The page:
Mercedes-Benz researchers have been investigating this complex topic, called “physiological well-being”, for many years, and Mercedes-Benz has consistently applied their findings to improve its series-production vehicles. As a result, it has been demonstrated that Mercedes drivers stay fit and focused for a longer time. Prime examples of the progress achieved in this field are the carefully designed, intuitive control and display concepts and the intelligent driving assistance systems, which turn the motor car into a partner that thinks along with the person behind the wheel.
Mercedes-Benz design: Design idiom developing through the interplay between tradition and a future-oriented approach
At Mercedes-Benz, design develops as a result of the interplay between the brand’s consciousness of tradition and its orientation towards the future. The aesthetic design of the motor car was decisively influenced by the “Lightning Benz”, which was unveiled in 1909, for the innovative design idiom of this record-breaking racing car was for the first time based on aerodynamic findings while at the same time radiating an air of supreme dynamism.
While masculine, powerfully modelled lines characterised the Mercedes-Benz models of the 1920s, from the beginning of the 1930s the design idiom switched gradually to gentler, flowing lines and rounded form elements. Highlights of this evolution were the 500 K from 1934 and its outwardly largely identical successor, the 540 K, which was launched in 1936. With their tailored forms and elegant, flowing lines, they were considered objects of perfect beauty.
1953: dawn of modern car design
In 1953 Mercedes-Benz stepped into the age of modernity with its 180 model. This saloon was characterised by its so-called three-box design – the third “box”, after front end and passenger compartment, being the luggage compartment. The self-supporting “unitary structure” not only impressed because of its increased stability and greater crashworthiness, but it was also significantly more modern in appearance. Compared with the traditional vehicle form with its pronounced wings, separate headlamps, side running boards and short rear overhang, the unitary-structure models also offered a number of practical advantages: a roomier interior, better visibility, a lower drag coefficient, reduced wind noise and a considerably larger luggage compartment.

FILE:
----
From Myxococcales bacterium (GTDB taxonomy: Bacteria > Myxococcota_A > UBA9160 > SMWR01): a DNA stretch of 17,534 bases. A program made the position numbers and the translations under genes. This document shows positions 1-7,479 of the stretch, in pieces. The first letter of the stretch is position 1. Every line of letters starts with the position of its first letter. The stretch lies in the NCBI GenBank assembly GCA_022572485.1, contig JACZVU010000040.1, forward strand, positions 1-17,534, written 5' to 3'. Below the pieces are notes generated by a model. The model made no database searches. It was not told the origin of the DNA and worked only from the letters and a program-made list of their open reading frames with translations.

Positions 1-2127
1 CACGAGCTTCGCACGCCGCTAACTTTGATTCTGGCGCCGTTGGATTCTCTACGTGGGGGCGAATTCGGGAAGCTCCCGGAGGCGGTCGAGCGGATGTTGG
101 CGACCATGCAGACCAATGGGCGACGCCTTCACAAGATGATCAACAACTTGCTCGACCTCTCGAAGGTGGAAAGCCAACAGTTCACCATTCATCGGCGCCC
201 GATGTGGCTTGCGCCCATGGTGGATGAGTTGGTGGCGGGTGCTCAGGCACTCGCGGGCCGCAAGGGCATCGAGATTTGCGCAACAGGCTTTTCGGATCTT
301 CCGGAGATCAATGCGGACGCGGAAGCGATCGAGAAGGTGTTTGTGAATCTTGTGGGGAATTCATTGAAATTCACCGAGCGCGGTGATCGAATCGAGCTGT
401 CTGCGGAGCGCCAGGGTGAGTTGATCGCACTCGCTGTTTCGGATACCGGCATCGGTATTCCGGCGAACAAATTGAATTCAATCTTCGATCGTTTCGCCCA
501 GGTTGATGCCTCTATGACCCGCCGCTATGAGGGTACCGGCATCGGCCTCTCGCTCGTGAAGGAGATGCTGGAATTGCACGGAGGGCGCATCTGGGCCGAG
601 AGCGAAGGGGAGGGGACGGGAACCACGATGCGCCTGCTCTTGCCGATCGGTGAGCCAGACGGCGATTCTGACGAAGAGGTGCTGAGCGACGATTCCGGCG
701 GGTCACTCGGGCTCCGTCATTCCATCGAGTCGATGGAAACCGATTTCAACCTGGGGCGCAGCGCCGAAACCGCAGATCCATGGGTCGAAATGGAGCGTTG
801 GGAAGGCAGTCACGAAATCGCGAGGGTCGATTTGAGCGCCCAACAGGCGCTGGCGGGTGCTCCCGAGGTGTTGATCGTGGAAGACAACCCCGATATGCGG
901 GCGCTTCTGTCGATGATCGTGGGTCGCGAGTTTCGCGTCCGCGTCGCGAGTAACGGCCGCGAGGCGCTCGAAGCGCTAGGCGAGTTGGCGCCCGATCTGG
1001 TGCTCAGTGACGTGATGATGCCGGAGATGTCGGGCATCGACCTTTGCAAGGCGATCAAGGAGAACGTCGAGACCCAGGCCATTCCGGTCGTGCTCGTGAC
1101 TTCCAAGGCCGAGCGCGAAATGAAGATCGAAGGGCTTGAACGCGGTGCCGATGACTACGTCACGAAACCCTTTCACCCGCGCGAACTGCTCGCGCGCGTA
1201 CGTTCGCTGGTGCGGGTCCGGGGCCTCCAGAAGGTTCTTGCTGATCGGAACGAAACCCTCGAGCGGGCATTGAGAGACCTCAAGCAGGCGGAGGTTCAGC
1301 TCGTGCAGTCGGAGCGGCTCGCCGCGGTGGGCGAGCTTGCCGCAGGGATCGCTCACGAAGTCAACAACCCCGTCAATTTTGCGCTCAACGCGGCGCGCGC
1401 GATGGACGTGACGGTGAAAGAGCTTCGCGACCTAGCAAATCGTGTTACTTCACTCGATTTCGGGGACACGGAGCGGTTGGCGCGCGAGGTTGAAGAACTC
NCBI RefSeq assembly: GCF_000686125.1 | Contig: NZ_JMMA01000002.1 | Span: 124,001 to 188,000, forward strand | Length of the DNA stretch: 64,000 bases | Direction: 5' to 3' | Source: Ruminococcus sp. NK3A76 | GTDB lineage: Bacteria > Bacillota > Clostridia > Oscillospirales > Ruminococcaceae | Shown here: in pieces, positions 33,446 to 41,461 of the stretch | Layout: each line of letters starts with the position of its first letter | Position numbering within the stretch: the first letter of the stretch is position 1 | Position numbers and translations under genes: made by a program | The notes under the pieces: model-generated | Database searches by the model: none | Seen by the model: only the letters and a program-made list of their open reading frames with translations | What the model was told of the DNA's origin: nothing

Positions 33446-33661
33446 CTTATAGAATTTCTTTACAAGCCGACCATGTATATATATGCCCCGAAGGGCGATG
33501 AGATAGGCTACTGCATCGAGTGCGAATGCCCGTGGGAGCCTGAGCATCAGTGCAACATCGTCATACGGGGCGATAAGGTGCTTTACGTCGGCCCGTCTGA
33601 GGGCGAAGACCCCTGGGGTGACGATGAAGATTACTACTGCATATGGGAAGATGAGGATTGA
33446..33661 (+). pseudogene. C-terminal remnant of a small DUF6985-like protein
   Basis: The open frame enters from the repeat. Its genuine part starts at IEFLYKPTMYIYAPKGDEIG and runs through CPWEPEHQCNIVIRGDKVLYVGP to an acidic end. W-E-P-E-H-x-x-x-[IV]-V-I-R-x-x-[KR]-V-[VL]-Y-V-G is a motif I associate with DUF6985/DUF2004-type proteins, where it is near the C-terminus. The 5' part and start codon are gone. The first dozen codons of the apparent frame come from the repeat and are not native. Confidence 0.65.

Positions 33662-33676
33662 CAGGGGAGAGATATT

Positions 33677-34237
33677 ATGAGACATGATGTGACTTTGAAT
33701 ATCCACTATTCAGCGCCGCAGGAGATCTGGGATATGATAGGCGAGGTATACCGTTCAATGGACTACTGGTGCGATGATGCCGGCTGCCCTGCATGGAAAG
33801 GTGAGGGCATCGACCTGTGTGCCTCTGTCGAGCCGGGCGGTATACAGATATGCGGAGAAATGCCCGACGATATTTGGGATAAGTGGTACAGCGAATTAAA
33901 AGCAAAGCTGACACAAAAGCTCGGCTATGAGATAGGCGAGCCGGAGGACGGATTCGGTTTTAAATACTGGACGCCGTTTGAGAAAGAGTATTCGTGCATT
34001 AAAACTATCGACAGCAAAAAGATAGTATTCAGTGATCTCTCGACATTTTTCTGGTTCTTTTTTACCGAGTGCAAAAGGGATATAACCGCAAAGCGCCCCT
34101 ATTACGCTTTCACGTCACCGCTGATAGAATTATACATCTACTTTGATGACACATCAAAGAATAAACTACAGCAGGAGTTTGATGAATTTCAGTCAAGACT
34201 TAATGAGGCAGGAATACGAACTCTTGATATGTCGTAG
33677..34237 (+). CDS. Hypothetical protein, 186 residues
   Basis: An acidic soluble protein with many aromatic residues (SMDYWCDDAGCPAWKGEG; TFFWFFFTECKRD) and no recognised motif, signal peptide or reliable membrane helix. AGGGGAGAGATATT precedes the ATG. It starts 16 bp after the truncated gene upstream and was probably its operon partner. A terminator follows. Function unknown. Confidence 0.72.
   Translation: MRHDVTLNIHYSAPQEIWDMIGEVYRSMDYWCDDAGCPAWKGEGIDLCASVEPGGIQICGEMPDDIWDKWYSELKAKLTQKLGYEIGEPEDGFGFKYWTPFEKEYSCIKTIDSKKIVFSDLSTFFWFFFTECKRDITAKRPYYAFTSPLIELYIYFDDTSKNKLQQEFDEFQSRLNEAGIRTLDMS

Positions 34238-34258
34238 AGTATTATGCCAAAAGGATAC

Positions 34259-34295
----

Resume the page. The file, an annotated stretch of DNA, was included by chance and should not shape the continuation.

Many outstanding Mercedes-Benz models have significantly influenced the design evolution of the motor car. Often described as a design icon, the Mercedes-Benz 300 SL “gull-wing” embodied pedigree and class like no other car of its age. It remains to this day a highly sought-after dream car and in 1999 was voted “sports car of the century” by an international jury of car experts. The 300 SL was the first Mercedes-Benz road vehicle to sport a horizontal air inlet opening with the star in the middle. This new front section was to become the hallmark of all future SL touring sports cars.